Full disclosure: I’m a contributing editor to Wired UK and have never been EEG lie-detected.

3 Comments

  1. Jennifer R. Ewing
    Posted November 17, 2009 at 12:07 am | Permalink

    The Discovery Channel, here in the U.S., has a series called The New Detectives: Case Studies in Forensic Science. One of today’s episodes (they’re all in reruns now; I don’t think they’ve run any new episodes in years, alas) talked about “the science of ‘brain fingerprinting’ “. Apparently a scientist did a study with some FBI agents-in-training similar to what you’ve described above. They showed the trainees images of things which would only be significant to an FBI agent (what those things were, the show didn’t say), and checked the trainees’ responses to see how they reacted. As of the show’s original airing, about five or ten years ago, the technique “showed promise”. I don’t think it’s ever been used as evidence in an American court, though.

  2. neuroscribe
    Posted November 18, 2009 at 1:02 am | Permalink

    This is a little scary, the ethical implications of this alone are enough to cause serious concern let alone the tenuous science it is based on. The many other factors that could have caused the same reaction in the womans brain during the testing are alarmingly ignored and further reading of the article leads me to think that Champadi Raman Mukundan may have a little bit of a god complex:
    “‚ÄúThey are not in conflict,‚Äù Mukundan replies sharply. He interrupts an attempt to challenge him: ‚ÄúI found that there is no conflict.‚Äù”
    I hope the comment at the bottom of the article is true and that the high court threw this evidence out.

  3. anu
    Posted April 1, 2014 at 11:58 am | Permalink

    I think this as appropriate post to share my suffering or knowledge about one dangerous technology. I wonder whether this technology will be with our army or not but some how because of some politicians and some tv people, this technology is been handed to some normal but some very evil people. And to let their evilness out they are using this technology against some innocents and making them suffer severely. I am one of the victim. I have been tortured since 5 years.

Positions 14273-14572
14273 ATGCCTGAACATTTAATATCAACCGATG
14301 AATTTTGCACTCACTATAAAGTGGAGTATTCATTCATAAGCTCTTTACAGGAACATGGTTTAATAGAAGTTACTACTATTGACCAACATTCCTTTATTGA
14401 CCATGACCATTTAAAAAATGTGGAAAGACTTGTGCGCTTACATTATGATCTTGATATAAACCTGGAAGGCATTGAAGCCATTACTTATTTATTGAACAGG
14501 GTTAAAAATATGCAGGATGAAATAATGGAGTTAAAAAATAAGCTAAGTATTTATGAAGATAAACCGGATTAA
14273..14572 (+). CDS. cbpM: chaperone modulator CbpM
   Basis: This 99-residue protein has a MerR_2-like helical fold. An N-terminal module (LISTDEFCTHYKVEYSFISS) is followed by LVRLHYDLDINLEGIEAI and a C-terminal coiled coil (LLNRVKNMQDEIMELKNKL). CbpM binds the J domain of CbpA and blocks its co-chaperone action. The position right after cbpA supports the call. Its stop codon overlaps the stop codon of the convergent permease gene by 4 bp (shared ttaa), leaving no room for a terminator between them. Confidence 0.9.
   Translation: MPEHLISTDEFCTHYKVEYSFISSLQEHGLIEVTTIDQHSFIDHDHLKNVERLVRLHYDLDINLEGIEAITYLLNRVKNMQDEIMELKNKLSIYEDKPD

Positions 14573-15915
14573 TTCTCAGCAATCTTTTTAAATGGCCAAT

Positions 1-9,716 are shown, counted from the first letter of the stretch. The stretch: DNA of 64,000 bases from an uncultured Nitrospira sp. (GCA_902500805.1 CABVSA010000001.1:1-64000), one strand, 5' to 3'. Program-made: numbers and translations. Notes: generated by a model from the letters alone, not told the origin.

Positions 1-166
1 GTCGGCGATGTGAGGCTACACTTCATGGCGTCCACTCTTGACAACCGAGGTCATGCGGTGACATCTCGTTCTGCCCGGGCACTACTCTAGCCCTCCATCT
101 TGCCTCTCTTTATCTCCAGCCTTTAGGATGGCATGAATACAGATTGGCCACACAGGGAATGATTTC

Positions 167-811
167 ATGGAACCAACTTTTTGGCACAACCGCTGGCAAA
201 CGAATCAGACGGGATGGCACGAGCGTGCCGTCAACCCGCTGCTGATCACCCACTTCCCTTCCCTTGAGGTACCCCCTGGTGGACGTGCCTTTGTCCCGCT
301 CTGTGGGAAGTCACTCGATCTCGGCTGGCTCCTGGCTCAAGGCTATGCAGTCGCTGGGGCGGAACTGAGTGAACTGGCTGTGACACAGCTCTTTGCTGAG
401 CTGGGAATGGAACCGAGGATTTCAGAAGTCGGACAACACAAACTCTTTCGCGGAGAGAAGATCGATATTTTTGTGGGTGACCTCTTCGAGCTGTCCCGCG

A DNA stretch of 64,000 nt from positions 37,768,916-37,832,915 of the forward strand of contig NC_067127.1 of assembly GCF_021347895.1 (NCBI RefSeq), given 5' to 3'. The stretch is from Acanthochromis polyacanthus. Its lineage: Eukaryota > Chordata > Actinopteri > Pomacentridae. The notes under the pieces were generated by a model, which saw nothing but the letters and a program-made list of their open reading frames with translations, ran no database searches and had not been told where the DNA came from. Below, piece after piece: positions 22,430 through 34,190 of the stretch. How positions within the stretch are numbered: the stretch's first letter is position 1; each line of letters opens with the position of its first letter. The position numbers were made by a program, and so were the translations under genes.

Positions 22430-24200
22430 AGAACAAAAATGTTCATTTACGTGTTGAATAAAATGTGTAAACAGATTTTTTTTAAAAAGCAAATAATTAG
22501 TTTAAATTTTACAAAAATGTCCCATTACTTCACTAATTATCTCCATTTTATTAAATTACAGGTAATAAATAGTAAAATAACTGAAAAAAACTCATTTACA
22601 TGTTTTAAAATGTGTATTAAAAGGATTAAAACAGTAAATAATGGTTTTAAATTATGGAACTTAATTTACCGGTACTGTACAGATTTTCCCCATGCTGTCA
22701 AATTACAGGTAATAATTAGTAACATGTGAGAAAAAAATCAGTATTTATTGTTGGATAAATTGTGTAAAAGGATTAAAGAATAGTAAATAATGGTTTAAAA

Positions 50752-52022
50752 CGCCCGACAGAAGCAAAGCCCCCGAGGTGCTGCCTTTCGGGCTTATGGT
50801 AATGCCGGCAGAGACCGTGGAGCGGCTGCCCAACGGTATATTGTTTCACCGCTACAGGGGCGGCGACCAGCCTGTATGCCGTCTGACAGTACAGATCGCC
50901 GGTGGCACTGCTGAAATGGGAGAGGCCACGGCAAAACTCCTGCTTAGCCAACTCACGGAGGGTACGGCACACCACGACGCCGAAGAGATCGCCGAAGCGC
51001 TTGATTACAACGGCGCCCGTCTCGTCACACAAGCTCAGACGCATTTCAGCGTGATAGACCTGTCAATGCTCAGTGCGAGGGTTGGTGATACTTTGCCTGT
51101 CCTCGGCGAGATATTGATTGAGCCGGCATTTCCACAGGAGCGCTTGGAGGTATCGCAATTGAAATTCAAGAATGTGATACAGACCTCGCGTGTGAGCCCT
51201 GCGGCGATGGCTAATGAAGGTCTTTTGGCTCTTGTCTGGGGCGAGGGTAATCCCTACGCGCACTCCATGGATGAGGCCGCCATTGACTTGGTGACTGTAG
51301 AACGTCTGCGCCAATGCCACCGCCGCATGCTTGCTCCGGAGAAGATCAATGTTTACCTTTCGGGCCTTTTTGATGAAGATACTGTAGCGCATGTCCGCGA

If no one comes forward to research about this technology you will not believe what things can happen:

    “Many women like me will be tortured by dangerous rich people”

    “They can know our thoughts – and they can change our thoughts….that’s true – we can never know how that effects our life”;
    “They can know different people thoughts by targeting two persons of same home. And can torture one person when they make sure other person is not paying attention to them.”;

    “They can know our passwords, mail passwords, credit card passwords, online banking passwords, atm passwords – and if they do we

    may loose many things even our friends cause if they know our mail passwords they can mail anything to our friends by knowing out thoughts too.”;
    “If this technology is used by rich who got turned evil, they can reverse your life. Which in my life happening.”;

    “And if these rich people use our neighbours to have a look on us, we cannot even beleive that they can make you mentally ill. as they can know every thought of a person and every story of our life. They can use those things even those are not big things in your life, they will make you think those small things as big one and incept your thinking and make you mentally ill or they can even make you commit suicide.”

    “They can make the targeted person loss everything – health, family, money and everything”

    I beg if any one know about this type technology/equipment please post it. Or please tell how to prevent it..